Pharmaceutical Giant To Pay Largest Qui Tam Settlement In U.S. History

Eli Lilly and Co. reached an agreement to pay $1.4 billion to resolve civil and criminal charges that it improperly marketed its drug, Zyprexa, from September of 1999 to March of 2001. As part of the settlement, Lilly will pay an $800 million civil penalty ($438 million to the federal government; $362 million to the states) to resolve False Claims Act charges. The False Claims Act charges relate to claims that Lilly defrauded Medicare, Medicaid, and other government healthcare programs. Lilly will also plead guilty in U.S. District Court for the Eastern District of Pennsylvania and pay a fine of $615 to address charges that it violated the Food, Drug, and Cosmetic Act. In total, the settlement is the largest ever of its kind.

Zyprexa is a drug approved by the Food and Drug Administration to treat schizophrenia in adults over age 18. One of the primary allegations against Lilly was that it created a special Long Term Care (LTC) sales force specifically to market Zyprexa to nursing homes and other elderly care facilities as little more than a sedative for patients. This sort of “off-label marketing” – selling a drug outside of its licensed purposes – is illegal. The qui tam relators were a pair of Lilly LTC sales representatives who, through their attorneys, alleged that Zyprexa “was essentially used as a ‘chemical restraint’ for the elderly for whom Zyprexa had no other health benefit.” Zyprexa had sales of $4.76 billion in 2007.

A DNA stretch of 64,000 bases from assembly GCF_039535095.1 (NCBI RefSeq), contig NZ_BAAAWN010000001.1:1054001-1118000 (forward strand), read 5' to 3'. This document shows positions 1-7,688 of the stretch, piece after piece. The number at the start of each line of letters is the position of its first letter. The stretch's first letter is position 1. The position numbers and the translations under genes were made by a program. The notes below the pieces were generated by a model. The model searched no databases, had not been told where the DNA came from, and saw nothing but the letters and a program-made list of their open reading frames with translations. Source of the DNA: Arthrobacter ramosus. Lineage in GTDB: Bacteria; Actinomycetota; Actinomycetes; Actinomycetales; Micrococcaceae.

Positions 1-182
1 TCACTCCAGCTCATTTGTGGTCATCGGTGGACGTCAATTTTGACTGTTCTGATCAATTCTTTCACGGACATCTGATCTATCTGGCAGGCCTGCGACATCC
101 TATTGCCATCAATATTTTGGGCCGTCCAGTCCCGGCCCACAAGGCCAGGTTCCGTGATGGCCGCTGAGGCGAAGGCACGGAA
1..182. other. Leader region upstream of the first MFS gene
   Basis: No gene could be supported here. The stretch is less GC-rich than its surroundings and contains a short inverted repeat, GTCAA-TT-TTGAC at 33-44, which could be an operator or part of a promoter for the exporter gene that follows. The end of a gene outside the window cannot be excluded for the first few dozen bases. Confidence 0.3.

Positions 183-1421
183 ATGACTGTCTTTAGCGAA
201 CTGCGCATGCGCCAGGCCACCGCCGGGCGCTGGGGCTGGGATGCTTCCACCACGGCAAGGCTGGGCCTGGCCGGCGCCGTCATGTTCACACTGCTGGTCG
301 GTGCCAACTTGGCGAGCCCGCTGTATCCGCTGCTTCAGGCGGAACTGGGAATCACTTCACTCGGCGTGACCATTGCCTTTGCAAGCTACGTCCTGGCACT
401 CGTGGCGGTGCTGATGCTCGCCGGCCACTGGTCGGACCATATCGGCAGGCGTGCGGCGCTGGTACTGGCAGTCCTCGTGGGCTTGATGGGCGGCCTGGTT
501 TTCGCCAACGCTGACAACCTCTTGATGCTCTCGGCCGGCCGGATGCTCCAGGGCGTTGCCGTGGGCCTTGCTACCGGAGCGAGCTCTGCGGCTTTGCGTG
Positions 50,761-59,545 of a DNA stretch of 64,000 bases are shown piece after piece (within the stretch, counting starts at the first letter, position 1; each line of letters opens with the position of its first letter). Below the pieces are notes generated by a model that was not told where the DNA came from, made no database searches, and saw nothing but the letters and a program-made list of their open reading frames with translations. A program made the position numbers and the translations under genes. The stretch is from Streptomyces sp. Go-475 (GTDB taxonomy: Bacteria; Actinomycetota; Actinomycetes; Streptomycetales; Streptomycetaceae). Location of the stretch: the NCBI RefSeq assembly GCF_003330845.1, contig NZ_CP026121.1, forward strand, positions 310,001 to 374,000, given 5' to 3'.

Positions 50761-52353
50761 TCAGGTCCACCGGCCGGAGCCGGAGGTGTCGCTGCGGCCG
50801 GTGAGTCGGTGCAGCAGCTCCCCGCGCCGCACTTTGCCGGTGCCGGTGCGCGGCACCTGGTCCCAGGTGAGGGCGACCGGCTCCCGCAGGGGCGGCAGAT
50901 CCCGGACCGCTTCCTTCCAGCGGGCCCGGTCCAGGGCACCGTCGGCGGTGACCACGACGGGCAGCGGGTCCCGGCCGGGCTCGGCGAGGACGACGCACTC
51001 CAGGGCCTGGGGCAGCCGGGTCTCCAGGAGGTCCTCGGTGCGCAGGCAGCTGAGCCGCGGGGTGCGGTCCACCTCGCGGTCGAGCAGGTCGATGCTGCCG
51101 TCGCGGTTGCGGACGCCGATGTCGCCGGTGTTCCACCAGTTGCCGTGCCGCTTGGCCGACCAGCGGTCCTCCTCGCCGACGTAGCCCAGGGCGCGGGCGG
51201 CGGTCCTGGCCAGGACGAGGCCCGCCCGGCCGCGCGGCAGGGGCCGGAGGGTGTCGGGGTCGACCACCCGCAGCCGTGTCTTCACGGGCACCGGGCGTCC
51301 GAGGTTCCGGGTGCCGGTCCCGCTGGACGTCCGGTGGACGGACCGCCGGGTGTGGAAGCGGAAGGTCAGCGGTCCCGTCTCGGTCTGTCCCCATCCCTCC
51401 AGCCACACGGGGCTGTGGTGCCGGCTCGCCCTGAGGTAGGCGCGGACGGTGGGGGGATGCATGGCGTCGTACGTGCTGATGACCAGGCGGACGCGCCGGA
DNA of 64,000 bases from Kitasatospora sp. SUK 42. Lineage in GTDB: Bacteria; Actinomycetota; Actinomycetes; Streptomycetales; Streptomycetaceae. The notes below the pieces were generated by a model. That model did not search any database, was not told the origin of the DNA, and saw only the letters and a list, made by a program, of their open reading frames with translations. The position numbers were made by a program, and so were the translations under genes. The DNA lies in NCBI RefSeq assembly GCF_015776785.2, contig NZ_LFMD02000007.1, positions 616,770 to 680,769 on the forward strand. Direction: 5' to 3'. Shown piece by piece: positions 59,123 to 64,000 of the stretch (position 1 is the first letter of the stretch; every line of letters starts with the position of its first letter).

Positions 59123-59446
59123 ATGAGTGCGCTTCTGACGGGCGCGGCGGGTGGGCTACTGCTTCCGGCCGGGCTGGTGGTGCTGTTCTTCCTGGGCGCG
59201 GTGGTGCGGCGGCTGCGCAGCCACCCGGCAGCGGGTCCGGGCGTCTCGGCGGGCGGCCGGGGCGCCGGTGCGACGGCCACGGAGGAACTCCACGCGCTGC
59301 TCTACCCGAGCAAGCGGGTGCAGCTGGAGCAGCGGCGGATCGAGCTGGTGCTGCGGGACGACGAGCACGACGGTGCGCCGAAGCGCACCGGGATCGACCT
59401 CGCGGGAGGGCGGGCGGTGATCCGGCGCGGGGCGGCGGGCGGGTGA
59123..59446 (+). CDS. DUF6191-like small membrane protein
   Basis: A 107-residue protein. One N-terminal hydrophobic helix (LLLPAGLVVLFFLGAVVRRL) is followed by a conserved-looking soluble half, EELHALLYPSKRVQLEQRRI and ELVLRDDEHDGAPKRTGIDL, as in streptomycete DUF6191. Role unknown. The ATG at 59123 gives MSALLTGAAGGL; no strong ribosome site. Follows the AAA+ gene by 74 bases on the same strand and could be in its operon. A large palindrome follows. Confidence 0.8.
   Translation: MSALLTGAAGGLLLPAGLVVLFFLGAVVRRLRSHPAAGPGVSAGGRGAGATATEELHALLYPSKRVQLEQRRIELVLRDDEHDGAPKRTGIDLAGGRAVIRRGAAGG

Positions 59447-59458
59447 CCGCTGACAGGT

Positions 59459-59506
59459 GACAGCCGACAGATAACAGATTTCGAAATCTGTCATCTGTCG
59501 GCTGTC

This is not the first billion-plus dollar settlement Lilly has made relating to Zyprexa. It earlier settled 31,000 lawsuits brought by individuals for $1.2 billion. There are still almost 150 suits pending, along with open lawsuits brought by 12 states alleging that Lilly withheld information about Zyprexa’s side-effects.

In addition to the qui tam relators’ private attorneys, the federal investigation was led by the U.S. Attorney’s Office for the Easter District of Pennsylvania. The attorney generals’ offices in Massachusetts and Delaware led the states’ investigation.

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